16 July 2017 – Today in #AnimalsofCikananga: Femi, Sumatran orang-utan (Pongo abelii) IUCN status: Critically Endangered
Femi was caught from the wild before she was 6 months old, most likely her mother was shot in front of her eyes. We can be pretty sure about this considering young Orang-utans stay directly with the mother at this age, and the mother will protect her child at all costs. This terrible trauma becomes more absurd as she was shipped to Java: Femi was found in a post-parcel at a bus station when travellers noticed the package moving. After opening Femi was found… This only shows how horrible the trade is, and makes clear why getting a Orang-utan as a pet is cruel for so many reasons.
As the Habitats of Orang-utans are getting smaller, due to palm oil, logging, mining and other human activities both Sumatran and Borneo’s Orang-utans as categorised as Critically endangered. Recent studies show that the prospects aren’t good: 10,000 Orang-utans at Borneo live in areas earmarked for oil palm production, if these areas are converted to oil palm plantations without changes in current practices, most of these 10,000 individuals will be destroyed and the steep population decline is likely to continue according to researchers of the University of Queensland.
Rescue work like we do helps, but of course will not solve the overall problem. Without protection of the habitats and the efforts to stop hunt for Orang-utans that end up in the illegal trade the future of the Orang-utan’s is on the line. Luckily there are also positive developments, like for instance on Sumatra where Femi belongs.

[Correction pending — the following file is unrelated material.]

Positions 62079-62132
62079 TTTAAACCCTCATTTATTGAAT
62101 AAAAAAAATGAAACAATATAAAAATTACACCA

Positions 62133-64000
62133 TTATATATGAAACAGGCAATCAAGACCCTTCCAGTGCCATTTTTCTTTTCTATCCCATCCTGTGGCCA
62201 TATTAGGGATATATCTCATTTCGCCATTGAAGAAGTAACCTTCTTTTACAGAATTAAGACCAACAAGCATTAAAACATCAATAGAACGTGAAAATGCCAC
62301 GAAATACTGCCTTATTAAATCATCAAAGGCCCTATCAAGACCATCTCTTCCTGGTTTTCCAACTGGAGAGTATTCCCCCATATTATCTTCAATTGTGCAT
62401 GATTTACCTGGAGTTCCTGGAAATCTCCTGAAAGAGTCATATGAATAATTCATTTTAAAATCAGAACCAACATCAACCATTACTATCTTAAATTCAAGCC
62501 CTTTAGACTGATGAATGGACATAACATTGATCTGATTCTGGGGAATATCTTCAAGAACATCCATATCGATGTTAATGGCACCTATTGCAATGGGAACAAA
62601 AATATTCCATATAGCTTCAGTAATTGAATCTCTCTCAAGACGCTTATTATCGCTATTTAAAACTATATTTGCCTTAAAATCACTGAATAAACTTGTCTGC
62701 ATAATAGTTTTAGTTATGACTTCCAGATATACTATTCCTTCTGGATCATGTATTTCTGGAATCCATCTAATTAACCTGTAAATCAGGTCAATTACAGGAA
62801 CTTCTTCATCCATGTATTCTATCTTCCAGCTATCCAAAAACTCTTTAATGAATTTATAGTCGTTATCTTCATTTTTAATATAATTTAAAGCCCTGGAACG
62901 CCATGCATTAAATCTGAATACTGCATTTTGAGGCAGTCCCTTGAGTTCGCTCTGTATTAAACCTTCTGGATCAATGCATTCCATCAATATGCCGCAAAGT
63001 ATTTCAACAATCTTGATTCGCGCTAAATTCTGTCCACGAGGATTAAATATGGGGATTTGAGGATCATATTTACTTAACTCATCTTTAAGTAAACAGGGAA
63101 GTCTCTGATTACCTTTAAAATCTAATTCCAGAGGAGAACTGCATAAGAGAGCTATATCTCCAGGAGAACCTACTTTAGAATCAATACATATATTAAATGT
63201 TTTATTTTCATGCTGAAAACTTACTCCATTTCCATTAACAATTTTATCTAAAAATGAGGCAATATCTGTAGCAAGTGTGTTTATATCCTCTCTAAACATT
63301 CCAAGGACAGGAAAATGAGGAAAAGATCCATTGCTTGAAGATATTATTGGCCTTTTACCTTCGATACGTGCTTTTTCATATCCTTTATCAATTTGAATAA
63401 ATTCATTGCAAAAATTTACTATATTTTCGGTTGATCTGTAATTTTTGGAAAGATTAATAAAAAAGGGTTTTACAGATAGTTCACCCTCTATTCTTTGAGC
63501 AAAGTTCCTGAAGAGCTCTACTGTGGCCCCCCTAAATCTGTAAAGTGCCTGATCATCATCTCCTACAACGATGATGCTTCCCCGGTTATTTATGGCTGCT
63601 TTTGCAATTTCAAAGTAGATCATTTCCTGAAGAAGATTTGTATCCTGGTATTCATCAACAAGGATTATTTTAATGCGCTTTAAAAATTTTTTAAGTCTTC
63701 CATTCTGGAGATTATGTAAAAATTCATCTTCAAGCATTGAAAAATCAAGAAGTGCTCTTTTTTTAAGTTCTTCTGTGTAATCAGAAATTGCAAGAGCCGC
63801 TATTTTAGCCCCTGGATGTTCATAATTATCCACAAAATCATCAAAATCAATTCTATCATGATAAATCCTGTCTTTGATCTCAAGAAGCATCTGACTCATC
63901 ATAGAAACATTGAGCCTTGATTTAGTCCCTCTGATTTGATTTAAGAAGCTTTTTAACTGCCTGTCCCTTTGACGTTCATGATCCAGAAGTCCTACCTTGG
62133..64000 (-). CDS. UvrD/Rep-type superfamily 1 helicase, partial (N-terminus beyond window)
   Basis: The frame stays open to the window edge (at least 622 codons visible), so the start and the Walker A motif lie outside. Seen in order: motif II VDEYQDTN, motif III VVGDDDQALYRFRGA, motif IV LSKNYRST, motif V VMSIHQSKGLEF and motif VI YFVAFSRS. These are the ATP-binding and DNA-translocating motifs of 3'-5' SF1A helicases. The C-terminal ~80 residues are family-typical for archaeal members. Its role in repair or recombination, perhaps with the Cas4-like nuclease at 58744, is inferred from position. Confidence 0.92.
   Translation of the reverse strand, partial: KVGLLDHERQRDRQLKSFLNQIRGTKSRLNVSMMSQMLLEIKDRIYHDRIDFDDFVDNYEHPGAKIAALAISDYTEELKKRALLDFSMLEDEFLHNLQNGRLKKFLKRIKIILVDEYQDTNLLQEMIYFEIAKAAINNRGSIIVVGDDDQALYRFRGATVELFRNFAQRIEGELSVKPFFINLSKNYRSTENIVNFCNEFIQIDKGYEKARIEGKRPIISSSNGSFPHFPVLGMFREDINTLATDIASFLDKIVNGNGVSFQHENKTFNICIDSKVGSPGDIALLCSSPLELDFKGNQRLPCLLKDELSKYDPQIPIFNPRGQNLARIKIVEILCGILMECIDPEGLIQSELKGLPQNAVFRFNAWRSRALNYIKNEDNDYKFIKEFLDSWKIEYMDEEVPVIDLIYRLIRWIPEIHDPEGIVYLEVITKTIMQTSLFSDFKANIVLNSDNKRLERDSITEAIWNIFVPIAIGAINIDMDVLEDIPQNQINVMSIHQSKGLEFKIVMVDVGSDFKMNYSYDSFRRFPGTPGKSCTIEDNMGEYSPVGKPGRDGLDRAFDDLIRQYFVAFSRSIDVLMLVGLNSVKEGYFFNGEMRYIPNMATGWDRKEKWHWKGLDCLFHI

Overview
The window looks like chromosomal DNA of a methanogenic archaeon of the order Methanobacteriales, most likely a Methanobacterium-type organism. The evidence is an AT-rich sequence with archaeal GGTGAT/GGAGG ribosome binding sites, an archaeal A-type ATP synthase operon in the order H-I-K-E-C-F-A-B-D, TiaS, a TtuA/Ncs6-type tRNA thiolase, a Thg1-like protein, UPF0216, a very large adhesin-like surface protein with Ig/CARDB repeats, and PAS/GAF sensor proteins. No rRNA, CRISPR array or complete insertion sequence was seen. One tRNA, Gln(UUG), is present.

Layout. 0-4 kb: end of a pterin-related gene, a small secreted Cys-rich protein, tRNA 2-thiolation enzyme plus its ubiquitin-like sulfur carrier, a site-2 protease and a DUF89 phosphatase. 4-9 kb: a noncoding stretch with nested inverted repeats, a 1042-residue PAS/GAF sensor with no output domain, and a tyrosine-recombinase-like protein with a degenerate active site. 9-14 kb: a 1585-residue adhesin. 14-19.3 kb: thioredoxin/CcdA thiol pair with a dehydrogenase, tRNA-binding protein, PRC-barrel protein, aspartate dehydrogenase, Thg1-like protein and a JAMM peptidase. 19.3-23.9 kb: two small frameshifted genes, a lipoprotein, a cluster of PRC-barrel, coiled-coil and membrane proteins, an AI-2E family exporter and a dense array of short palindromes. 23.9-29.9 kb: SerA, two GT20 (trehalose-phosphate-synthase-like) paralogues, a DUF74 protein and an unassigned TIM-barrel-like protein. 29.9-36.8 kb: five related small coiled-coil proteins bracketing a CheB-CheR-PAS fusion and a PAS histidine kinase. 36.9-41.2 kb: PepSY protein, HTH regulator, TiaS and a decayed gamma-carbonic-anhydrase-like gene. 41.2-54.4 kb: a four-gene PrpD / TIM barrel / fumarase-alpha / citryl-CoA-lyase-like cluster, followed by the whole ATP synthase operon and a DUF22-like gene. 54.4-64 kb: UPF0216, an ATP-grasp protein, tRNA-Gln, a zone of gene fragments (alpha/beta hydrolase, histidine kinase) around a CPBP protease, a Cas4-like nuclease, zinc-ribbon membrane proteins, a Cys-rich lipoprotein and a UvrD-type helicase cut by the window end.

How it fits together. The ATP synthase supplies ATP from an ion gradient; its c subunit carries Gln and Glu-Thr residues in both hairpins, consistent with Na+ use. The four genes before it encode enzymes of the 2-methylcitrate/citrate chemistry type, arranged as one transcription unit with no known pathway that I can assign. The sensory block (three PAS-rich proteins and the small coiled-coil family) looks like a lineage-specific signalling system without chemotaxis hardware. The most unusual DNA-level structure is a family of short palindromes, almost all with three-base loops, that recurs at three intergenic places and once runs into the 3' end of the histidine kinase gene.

We are working on moving Femi back to Sumatra, together with Rosie who arrived in Cikananga shortly after her. There they will be in a specialized rehabilitation center for young Orang-utans, and if all goes well Femi and Rosie will return to the wild after a long rehabilitation process. Before all the paper work is done for trans location we provide Femi and Rosie the best possible care we can offer. We take them outside twice a day so Femi and Rosie can develop climbing an nesting skills high up the in trees. Considering their troubled past they are doing very well.
In the July and August of this year we share a series of photo’s we call #AnimalsofCikananga. With this series we hope to give some insights and backgrounds on the rescued animals that are here in Cikananga and are so typical for the many challenges wild animals face in Indonesia.
Of course, we also hope to raise some extra attention to the work we do for the animals, the –very often- tragic situations and hope to find some help, financially or otherwise. Please like, share, tag and tell your friends, and help us save the wildlife: www.wanicare.com/donate